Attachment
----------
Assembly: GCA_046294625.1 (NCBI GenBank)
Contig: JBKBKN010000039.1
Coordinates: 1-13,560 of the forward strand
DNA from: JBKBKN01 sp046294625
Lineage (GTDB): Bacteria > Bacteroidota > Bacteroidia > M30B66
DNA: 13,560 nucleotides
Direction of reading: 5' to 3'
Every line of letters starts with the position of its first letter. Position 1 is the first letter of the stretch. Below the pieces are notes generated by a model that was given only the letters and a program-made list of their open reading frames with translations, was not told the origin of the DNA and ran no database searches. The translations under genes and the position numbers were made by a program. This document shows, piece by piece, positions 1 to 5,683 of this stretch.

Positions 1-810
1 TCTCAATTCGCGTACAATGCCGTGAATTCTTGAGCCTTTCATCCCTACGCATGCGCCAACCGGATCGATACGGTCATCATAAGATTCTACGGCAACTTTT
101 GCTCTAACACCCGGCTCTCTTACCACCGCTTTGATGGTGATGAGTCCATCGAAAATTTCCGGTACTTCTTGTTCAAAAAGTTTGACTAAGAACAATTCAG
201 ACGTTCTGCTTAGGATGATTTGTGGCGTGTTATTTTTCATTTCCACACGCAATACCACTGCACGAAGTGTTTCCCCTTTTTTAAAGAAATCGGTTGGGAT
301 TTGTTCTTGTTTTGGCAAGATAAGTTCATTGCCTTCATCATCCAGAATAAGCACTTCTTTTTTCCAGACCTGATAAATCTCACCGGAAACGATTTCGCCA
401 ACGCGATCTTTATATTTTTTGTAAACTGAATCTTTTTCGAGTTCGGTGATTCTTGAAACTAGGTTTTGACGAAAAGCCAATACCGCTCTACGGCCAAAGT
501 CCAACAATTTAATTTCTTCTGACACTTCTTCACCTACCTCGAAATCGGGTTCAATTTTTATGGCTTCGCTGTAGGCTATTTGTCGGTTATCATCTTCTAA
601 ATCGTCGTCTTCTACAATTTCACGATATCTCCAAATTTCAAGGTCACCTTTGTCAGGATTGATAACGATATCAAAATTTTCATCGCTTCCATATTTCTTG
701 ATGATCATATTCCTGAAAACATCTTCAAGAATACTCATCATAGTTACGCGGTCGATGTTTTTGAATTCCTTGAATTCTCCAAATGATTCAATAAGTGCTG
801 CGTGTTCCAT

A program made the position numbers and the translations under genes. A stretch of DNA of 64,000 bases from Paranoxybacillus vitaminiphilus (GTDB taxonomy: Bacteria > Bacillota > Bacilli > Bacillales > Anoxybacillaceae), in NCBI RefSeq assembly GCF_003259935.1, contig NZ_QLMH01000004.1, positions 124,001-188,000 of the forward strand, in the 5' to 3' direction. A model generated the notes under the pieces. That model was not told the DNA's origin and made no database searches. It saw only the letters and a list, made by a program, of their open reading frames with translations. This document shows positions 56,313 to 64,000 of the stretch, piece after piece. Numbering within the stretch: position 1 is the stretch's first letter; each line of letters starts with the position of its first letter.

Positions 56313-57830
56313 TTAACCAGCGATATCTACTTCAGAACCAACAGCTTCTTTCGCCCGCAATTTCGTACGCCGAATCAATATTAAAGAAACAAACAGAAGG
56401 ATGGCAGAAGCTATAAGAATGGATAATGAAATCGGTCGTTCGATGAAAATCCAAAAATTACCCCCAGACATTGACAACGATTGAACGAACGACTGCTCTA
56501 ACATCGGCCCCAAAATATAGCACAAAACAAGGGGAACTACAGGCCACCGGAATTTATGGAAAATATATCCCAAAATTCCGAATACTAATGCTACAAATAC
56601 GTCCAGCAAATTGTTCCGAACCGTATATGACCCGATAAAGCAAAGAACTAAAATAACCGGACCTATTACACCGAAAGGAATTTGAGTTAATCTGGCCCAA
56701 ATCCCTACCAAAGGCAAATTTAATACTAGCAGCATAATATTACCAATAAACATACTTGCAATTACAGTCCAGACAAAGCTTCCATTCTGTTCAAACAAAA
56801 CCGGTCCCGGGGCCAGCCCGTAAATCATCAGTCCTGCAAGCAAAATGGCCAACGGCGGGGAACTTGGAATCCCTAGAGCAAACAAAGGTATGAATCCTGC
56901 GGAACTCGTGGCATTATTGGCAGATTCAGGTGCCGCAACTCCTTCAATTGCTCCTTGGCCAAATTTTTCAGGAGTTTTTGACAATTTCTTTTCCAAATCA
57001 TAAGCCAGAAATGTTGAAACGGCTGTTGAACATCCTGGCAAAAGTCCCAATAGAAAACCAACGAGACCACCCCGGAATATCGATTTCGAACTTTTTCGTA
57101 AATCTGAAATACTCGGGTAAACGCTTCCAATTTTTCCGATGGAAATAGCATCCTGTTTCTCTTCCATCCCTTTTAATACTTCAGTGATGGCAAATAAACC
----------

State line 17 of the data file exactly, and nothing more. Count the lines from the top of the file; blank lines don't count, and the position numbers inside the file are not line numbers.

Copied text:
701 ATGATCATATTCCTGAAAACATCTTCAAGAATACTCATCATAGTTACGCGGTCGATGTTTTTGAATTCCTTGAATTCTCCAAATGATTCAATAAGTGCTG